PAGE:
Tuesday, April 9, 2013

Montebourg Goes Off the Reservation

Arnaud Montebourg has become the first Socialist minister to openly criticize the politics of austerity embraced by the Hollande government. He thus joins the "restive" ranks of the PS, about whom I wrote earlier. With talk of a cabinet reshuffle circulating, it may be that Montebourg senses he is on the way out and wants to shape the commentary on his departure by bidding to become the leader of the internal opposition.

He is a natural for the post, having stood to Hollande's left since the primaries. But he is also an ambitious opportunist whose commitment to anti-austerity will likely be questioned strenuously by other dissidents. Still, this is yet another sign that within the Socialist Party and even within the government, things are beginning to move.

Montebourg:
Le gouvernement a fait des efforts sans précédents pour faire face à la montagne himalayenne de dettes que le sarkozysme nous a léguée. Ces efforts, la Cour des comptes les a signalés, la Commission européenne les a soulignés. Mais le sérieux budgétaire, s'il tue la croissance, n'est plus sérieux. Il est absurde et dangereux. Il est donc plus que temps d'ouvrir le débat sur cette politique qui conduit l'Union à la débâcle.

2 comments:

Anonymous said...

Isn't it exactly what Krugman was saying though (cf. an earlier post of yours)? And as such, even if one may question Montebourg's ingenuity, shouldn't we think there's an ounce of truth in what he says, seeing how Krugman has no dog in that fight?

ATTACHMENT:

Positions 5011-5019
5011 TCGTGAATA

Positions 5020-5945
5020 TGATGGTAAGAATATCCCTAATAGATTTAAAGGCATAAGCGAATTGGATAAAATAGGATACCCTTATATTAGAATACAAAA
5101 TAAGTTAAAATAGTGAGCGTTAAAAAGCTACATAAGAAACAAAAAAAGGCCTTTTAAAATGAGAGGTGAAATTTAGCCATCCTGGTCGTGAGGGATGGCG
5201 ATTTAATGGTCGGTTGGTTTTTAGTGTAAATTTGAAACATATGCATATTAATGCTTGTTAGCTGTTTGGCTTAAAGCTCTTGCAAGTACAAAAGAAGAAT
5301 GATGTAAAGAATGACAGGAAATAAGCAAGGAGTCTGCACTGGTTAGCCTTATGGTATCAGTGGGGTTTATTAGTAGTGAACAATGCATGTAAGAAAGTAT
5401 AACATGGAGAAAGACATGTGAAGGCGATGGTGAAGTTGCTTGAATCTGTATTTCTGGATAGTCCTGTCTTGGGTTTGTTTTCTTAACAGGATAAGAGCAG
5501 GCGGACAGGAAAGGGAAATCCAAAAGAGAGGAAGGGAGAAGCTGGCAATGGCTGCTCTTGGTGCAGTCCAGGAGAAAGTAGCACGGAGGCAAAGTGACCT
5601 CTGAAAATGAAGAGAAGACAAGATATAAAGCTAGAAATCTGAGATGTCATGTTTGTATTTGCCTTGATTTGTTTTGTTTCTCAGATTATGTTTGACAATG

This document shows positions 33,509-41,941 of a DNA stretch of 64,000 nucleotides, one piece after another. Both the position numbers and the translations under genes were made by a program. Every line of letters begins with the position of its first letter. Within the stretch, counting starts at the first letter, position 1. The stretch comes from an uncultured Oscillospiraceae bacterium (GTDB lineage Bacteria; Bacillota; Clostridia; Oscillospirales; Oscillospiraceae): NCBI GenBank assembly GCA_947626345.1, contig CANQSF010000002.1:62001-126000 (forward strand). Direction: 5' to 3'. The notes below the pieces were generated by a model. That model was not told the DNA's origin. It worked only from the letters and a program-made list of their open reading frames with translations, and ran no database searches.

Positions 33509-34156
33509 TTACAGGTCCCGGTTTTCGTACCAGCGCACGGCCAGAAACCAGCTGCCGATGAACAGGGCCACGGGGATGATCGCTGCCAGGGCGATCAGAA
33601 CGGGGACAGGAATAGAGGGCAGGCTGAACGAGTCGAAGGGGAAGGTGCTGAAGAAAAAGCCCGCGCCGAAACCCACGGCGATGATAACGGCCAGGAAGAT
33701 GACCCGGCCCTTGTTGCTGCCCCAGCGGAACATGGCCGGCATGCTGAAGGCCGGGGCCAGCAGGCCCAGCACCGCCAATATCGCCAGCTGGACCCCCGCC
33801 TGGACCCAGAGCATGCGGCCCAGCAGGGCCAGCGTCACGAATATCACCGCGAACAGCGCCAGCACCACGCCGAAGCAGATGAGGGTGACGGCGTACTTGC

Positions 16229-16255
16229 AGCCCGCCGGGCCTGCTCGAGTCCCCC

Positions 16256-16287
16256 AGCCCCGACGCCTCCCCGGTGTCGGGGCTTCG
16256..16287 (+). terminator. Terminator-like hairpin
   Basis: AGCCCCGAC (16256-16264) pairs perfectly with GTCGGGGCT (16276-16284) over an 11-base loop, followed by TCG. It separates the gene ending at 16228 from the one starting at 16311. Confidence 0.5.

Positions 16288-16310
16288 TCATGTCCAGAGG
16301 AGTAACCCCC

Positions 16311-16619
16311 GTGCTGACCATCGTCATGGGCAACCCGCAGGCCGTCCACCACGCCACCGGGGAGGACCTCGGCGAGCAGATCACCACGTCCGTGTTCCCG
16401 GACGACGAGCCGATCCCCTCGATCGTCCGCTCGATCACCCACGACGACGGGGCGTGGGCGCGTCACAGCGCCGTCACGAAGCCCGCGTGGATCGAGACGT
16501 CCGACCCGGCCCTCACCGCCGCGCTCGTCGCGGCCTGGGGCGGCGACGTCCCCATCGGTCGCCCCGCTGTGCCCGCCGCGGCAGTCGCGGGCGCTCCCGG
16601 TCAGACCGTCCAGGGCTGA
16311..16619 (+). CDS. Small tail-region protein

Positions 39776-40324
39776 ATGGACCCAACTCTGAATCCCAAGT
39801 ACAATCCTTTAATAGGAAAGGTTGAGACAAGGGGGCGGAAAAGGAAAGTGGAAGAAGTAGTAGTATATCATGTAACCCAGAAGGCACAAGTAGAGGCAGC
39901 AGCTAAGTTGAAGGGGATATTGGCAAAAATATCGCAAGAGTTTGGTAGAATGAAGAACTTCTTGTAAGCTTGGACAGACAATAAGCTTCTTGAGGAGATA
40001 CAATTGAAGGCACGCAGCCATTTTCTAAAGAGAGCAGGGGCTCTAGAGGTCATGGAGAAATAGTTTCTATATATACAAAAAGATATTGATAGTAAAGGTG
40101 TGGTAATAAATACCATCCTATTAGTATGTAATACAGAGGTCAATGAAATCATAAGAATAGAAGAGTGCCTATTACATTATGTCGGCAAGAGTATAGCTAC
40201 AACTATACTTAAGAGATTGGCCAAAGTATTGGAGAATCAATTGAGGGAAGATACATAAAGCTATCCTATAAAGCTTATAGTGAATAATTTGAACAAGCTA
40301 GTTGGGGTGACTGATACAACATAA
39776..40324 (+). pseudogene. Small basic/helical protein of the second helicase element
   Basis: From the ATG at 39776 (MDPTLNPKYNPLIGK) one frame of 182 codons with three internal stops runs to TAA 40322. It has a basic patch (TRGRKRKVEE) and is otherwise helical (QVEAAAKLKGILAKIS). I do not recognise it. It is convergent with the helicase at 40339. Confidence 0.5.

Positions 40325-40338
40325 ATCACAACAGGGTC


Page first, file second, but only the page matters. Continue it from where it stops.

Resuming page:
Mitch Guthman said...

@ Anonymous,

Yes, this is indeed what Krugman and many others (myself included) have been saying for quite some time. I can’t say that anyone in the anti-austerity camp is likely to be enthusiastic about Montebourg’s defection to our side given his dubious record which includes no actual successes on behalf of the French people but only an excess of oily self-promotion. I think Art puts his finger on the more important point of whether the move to the anti-austerity camp by one so supremely opportunistic is a harbinger or a misstep.

As for the Montebourg himself: It’s one thing if he’s been making this case for a time out of a genuine belief, getting nowhere and now feels so strongly about the issue that he breaks with his president as a matter of honor. It’s quite another if he simply feels the need to distance himself from Hollande’s disastrous presidency and chose anti-austerity as a means to that end.

A rat leaving a sinking ship may have made a correct determination about the ship’s future but he is still a rat.